Yup. Kicks him so hard in the nuts that he ends up in the hospital, pissing blood, with a concussion, and whiplash.
[link] The teen suffered whiplash and post-concussion syndrome and had blood in his urine after being kicked, according to court records.
Boudreaux later apologized, prosecutors said.
Jeanne D. Hewitt, administrator of Crescent Lake Christian Academy, said Boudreaux had been placed on administrative leave.
Oh. He apologized. Well, that makes it all better now, doesn't it? Apologies have been shown in scientific medical studies to cure blood in your urine, haven't they?
Boudreaux should be placed in jail. He's lucky that wasn't my kid or he'd be in the hospital himself.
In any case, to the 16-year-old victim in this story, come on over to atheism. We promise to never kick you in the nuts. In fact, that's a GREAT tagline for the EAC!
The EAC. We Promise To Never Kick You In The Nuts.
Oh, and you'll be free of a repressive, anti-thinking organization that encourages violence towards children. That too.
My worst nightmare made flesh. Rachel Bevilacqua lost custody of her son because she pokes fun at religions as a member of the Church Of The Sub-Genius satire performance group.
[link] Her ten-year-old son, Kohl lived with her and her husband in Georgia. Like she's done many times before, Bevilacqua put her son on a plane to New York to visit his father in Orleans County for Christmas. However, this time she didn't get him back.
"This is the longest we've ever been a part," she said.
Bevilacqua said her son's father filed for full custody during his visit and a judge granted it without contacting her. She flew to New York to fight the ruling, thinking it would be an easy fight since she's always had custody. However, Bevilacqua walked out of the Orleans County Court stripped of just about all of her parental rights. This after County Judge James Punch learned of her involvement in a satire performance group that pokes fun at religion, called the Church of the Sub-Genius. Court transcripts back up her claims.
"I've read through the transcripts a million times and he just said it's obvious that I shouldn't have my son. Obvious."
ACLU Director Barbara de Leeuw didn't want to comment on the specifics of the case, but she said there is not getting around the freedom of speech.
"It's a very challenging issue to think that somebody engaged in constitutionally protected activity that there are personal ramifications for it," she explained.
Bevilacqua believes Judge Punch used her to make a political statement.
"I'm a good mother and you can't play games with people's lives like this," she asserted."
Judge Punch refused our previous requests for comment on this case. And we learned he is currently out of town. Bevilacqua will be back in court next month, but in front of new judge. Judge Punch recused himself last week.
Four days ago, the Star-Telegram ran a very sympathetic story about atheists, mentioning among other things that atheists "simply want to go about their own lives without hassle or pressure" in connection with Newdow's lawsuits. Now the St. Petersburg Times has a similar but far more militant article, "Ex-Minister Walks Atheist Path." Paraphrasing the ex-minister in question, the article says:
"Public schools need to be secular because if they are used for religious brainwashing, we will never have a free society," he said. "If you look at any theocratic state throughout history, it was never a free and open society."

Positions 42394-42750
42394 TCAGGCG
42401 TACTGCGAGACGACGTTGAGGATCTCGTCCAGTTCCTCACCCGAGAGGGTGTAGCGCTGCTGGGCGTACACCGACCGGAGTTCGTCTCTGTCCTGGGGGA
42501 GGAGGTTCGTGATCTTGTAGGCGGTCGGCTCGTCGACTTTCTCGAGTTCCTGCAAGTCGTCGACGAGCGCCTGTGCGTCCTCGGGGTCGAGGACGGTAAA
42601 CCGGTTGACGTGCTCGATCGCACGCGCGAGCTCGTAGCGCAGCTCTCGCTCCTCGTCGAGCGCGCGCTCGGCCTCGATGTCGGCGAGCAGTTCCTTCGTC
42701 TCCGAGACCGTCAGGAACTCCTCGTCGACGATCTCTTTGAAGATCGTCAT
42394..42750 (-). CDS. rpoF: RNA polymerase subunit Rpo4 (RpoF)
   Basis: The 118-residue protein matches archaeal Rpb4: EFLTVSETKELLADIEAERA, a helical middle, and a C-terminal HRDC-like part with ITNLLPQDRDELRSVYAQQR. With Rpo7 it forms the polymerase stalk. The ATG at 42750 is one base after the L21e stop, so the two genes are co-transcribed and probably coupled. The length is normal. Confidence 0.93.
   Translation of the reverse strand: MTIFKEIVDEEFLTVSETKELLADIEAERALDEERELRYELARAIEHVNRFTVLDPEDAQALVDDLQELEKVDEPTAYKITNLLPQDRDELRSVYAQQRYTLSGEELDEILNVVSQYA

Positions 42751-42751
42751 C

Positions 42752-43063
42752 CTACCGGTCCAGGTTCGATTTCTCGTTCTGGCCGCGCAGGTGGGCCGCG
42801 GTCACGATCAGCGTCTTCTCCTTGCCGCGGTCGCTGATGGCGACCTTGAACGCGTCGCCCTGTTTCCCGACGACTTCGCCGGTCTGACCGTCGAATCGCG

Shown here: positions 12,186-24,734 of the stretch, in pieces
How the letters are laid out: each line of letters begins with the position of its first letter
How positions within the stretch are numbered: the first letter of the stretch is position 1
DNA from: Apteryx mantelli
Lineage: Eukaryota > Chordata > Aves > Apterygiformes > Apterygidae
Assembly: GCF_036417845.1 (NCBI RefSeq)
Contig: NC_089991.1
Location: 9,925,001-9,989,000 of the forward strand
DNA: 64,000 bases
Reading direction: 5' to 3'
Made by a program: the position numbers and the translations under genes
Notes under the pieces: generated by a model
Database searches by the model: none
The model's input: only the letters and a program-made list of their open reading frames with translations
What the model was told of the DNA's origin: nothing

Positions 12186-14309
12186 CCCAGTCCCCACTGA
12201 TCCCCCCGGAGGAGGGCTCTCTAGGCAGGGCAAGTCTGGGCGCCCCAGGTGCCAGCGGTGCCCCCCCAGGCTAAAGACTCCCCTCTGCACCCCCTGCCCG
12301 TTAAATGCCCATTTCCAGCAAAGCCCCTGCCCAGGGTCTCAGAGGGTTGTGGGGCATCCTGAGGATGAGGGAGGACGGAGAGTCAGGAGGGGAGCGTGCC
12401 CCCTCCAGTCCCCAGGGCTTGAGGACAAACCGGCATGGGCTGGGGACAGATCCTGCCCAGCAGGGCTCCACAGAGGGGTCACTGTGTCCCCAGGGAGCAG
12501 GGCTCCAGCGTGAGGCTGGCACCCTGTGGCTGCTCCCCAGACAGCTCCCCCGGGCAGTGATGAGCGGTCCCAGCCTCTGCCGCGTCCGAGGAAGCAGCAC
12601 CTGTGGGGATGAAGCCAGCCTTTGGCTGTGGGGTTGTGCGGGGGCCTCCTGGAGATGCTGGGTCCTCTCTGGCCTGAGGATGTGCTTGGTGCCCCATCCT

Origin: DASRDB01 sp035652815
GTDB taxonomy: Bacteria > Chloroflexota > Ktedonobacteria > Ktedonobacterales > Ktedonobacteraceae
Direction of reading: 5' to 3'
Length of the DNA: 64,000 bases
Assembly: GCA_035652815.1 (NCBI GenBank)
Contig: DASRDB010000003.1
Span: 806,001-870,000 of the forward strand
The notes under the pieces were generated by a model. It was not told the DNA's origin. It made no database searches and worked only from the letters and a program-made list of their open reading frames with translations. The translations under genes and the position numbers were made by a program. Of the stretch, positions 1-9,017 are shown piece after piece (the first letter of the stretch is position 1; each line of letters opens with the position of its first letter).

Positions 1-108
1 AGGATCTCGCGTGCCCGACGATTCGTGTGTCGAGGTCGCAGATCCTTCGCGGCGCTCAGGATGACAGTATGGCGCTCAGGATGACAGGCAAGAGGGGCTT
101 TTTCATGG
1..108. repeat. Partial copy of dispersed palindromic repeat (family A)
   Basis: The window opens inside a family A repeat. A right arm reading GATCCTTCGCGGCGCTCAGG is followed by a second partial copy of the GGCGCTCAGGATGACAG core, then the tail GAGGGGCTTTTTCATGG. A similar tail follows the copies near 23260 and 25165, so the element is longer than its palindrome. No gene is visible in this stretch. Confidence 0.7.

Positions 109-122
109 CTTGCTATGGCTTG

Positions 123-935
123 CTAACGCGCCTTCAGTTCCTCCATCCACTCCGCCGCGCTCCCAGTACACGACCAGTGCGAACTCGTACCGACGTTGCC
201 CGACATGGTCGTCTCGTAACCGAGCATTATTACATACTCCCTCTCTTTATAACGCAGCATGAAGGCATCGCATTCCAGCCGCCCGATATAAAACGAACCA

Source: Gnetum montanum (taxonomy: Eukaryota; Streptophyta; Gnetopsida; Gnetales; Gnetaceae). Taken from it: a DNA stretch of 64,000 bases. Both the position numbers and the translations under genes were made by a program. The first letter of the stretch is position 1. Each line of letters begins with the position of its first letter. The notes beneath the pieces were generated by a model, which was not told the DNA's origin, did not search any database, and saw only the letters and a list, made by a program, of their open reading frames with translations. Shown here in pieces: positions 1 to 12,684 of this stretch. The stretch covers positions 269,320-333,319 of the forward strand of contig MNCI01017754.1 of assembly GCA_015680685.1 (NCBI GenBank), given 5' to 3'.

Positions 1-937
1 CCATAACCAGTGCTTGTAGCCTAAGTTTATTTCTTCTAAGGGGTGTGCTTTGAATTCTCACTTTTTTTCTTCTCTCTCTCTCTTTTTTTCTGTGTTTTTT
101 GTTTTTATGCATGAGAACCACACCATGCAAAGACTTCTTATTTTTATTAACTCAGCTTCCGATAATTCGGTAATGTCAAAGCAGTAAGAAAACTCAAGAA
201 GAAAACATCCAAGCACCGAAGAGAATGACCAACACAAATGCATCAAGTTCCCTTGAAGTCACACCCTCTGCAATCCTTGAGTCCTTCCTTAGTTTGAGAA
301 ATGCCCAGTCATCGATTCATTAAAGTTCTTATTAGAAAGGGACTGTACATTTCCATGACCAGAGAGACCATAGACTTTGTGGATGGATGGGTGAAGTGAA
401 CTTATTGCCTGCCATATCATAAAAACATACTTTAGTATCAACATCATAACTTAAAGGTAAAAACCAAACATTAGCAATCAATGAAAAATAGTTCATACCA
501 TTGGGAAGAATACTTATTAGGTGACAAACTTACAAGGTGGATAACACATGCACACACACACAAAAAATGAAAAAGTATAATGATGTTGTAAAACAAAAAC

And with the recent Supreme Court nominations that have possibly tilted that judicial body to the right, Young said he is truly worried about what might come next. He predicts an end to abortion rights and the beginning of prayer in school.
In fact, from the executive branch all the way to local government, Young said, "we are becoming a theocratic fascist state - hate and bigotry in a society that is touted as being free and equal, when we are really not equal."
Well, if the Star-Telegram is correct, then there might be a light at the end of the tunnel in the US. It states that nontheists comprise 16% of the American population, which is symbolic because it's the approximate percentage of nontheists in the world.
On the other hand, neither article comes close to my ideal portrayal of atheism in the media. The first article would if it bagged its last paragraph, which deals with atheist morality and presents it fairly inaccurately. The second talks of the ex-minister's newfound zeal for atheism; in fact the quoted part above is a demonstration of his "fire and brimstone" (direct quote) rhetoric. But I'm a realist; between these articles and nothing, there's no question I'd rather see these articles.
Here's hoping for similar articles about atheism and atheists in more important and widely-read papers...
Susan Ager of the Detroit Free Press actually gives atheists a fair shake in her column today. Bravo.
[Link] I wrote a few weeks ago about a Barbara Walters' TV special that promised to tell us all how to get to heaven. Instead, those she interviewed shared conflicting directions. I wondered if those two hours might have been better spent featuring the 10% of Americans who don't believe in heaven.
"How do they survive challenges and unhappiness?" I wrote. "How do they face death?"
I got answers, lots of them.
I've been out on the beach.
The surf was flickering, phosphoresent (the Maori for that is poroporotitiwai). A Hector's dolphin surfaced briefly, just seen beyond the bar, in the growing moon.
It's a mild early summer midnight, my family are all well, I've drunk a bottle of Lindauer, and the air smells truly salt and good.